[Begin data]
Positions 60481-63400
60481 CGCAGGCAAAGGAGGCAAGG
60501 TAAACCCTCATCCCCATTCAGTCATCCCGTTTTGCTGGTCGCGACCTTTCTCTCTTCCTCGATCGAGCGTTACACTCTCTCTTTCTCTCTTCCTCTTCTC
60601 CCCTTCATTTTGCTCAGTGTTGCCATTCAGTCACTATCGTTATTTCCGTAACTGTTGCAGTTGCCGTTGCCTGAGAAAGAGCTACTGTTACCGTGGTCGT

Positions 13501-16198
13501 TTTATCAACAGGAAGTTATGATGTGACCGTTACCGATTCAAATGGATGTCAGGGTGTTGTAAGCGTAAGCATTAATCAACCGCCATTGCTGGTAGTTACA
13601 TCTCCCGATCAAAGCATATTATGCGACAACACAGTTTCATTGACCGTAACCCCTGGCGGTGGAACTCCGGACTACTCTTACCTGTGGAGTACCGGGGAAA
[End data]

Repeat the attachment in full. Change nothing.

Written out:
Positions 60481-63400
60481 CGCAGGCAAAGGAGGCAAGG
60501 TAAACCCTCATCCCCATTCAGTCATCCCGTTTTGCTGGTCGCGACCTTTCTCTCTTCCTCGATCGAGCGTTACACTCTCTCTTTCTCTCTTCCTCTTCTC
60601 CCCTTCATTTTGCTCAGTGTTGCCATTCAGTCACTATCGTTATTTCCGTAACTGTTGCAGTTGCCGTTGCCTGAGAAAGAGCTACTGTTACCGTGGTCGT

Positions 13501-16198
13501 TTTATCAACAGGAAGTTATGATGTGACCGTTACCGATTCAAATGGATGTCAGGGTGTTGTAAGCGTAAGCATTAATCAACCGCCATTGCTGGTAGTTACA
13601 TCTCCCGATCAAAGCATATTATGCGACAACACAGTTTCATTGACCGTAACCCCTGGCGGTGGAACTCCGGACTACTCTTACCTGTGGAGTACCGGGGAAA